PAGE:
Author Topic: Where does your inspiration come from?  (Read 9906 times)

AlanSummers

  • Guest
Re: Where does your inspiration come from?
« Reply #15 on: January 29, 2011, 02:05:01 PM »
I'm all for a rich imagination, in fact I'm relying on it for my children's novel which is part social realism and part fantasy (or magic realism). ;-)

A long time I also did research on lucid dreaming for a book plot but dropped it after it got too dangerous. 

Imagination is fine as we need it, and sure we can couple it to the haiku train, because we'll avoid drab straight reporting, and add a little magic.

My only concern is that I'm not so sure imagination is actual experience in a concrete sense.  People have imagined flying when in actual fact they've stepped off a tall building.  Sorry about the two sentences both having sand and cement in common. ;-)

When I've been going back on my haiku, while collating them, I can remember each day I wrote those haiku, even the ones back when I started in 1994.

I'm honestly not sure I could do that if I made them up from imagination.  I suppose because everything else is  written from imagination, even non-fiction, and newspaper accounts, and not just gossip features, that I kinda like my own haiku to have direct physical experience inserted into them.

That's not to say I don't mind adding a little imagination, if it's clear on that, and I'll read other's that are only imagination.

Going back to the lucid dreaming, this didn't just happen at night and early morning, but started to invade my perception during the afternoons.  I could tell it wouldn't be long before it took over completely.  That's the danger of researching into, and writing, a novel. And not the first time I got into trouble researching, and writing a novel. ;-)

Alan

Don Baird

  • Hero Member
  • *****
  • Posts: 1722
    • View Profile
    • Living Haiku Anthology
Re: Where does your inspiration come from?
« Reply #16 on: January 29, 2011, 06:35:44 PM »
In the end, I believe it's incredibly important that we protect the integrity of haiku - it's genre as a whole. It's commensurate in importance that we discover our haiku voices, our haiku selves, and write from intention and integrity combined.  Haiku is an experiential genre.  First, the hajin experiences something:  secondly, he/she composes a haiku to share that experience in a haiku way. 

I couldn't agree more with your thoughts of concrete memories and what they mean to you later on down the road of life.  They're real:  they're yours!  It's as you mention, concrete! 

Regarding:  "Where does your inspiration come from"?  My thoughts:  from rocks, to birds, to the sea, to children at play, kites, snails, frogs, neighbors with snow on their hats, ants and on and on.  We live in an Eden of sorts and inspiration is everywhere.  I think it's harder to find the realm of "non-inspiration" than to find the realm of inspiration.  It's right under our feet ... and just over our heads.  It's in a bathtub or a shower ... or under the moon.  Inspiration is everywhere:  we just have to keep our antennas clear and our egos at peace to tap into it.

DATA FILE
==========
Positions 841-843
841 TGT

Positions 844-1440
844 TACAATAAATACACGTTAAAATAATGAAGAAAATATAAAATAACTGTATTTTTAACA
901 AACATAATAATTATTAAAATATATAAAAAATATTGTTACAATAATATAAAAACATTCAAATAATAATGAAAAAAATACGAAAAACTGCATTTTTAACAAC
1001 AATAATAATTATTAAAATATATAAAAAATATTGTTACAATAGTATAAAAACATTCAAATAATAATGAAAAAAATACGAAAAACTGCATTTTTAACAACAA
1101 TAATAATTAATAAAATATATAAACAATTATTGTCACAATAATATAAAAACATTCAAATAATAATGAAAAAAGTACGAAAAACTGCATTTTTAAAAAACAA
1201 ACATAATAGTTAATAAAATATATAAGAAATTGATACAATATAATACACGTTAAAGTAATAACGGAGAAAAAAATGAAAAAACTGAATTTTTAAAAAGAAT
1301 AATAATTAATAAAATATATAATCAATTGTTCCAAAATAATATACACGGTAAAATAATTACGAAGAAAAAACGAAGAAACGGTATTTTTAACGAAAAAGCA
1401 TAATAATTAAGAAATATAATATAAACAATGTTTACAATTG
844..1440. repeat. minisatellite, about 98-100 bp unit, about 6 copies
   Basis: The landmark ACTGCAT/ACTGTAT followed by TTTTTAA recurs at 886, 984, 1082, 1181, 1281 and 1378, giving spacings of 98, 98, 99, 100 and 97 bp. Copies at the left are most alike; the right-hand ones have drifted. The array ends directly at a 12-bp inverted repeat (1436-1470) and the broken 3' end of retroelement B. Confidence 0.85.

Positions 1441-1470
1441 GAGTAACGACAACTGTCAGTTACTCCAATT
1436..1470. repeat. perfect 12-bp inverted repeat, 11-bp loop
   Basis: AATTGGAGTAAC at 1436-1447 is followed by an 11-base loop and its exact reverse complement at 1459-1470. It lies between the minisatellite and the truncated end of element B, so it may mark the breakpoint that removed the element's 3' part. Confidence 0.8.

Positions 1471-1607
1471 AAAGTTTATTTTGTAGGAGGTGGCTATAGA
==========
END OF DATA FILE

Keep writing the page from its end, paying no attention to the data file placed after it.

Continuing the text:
Don

« Last Edit: June 19, 2012, 08:46:20 AM by Don Baird »
I write haiku because they're there ...

through
the hole of a cheerio,
spring!

G.R. LeBlanc

  • Sr. Member
  • ****
  • Posts: 292
    • View Profile
    • Berry Blue Haiku
Re: Where does your inspiration come from?
« Reply #17 on: January 30, 2011, 09:10:58 AM »
My only concern is that I'm not so sure imagination is actual experience in a concrete sense.  People have imagined flying when in actual fact they've stepped off a tall building.  Sorry about the two sentences both having sand and cement in common. ;-)

Yes, I know what you mean. I guess I wouldn't say that it is actual concrete experience so much as an amalgamation of things seen, heard, and experienced? Our subconscious combines all these things together and then we perceive it as imagination, when in reality all things stem from something we experienced at some point in our life.

Even the thought of flying isn't totally fabricated. We've all seen birds fly. It exists.

I think this is where most fiction stories come from even though the writer is probably not aware of it.

I've done this myself, taken as step back and analyzed all my fiction novels and realized that I had one major theme running in almost every one. Most of my stories at the core are basically the same, and they stem from the experiences I've had during my life.

Even dreams are not totally fabricated. They come from our subconscious and are all mired in some form of reality. But here, I think the lines between thought and imagination overlap somewhat.

Also, from a quantum mechanics perception it might be more accurate to say that all concrete experience stems from thought/imagination? Thoughts do vibrate and are real; this has been scientifically proven. They affect our reality. Global consciousness affects our reality.

People imagined of going to the moon, and it became a reality, so who's to say that all those thoughts aren't "real"? Who's to say that the thoughts aren't more real than reality as we know it?

This comes to mind:

I dreamed I was a butterfly, flitting around in the sky; then I awoke. Now I wonder: Am I a man who dreamt of being a butterfly, or am I a butterfly dreaming that I am a man? ~~Chuang Tzu

I think everything is intertwined...and I am going off topic. lol. Sorry. I love talking about this kind of stuff. :)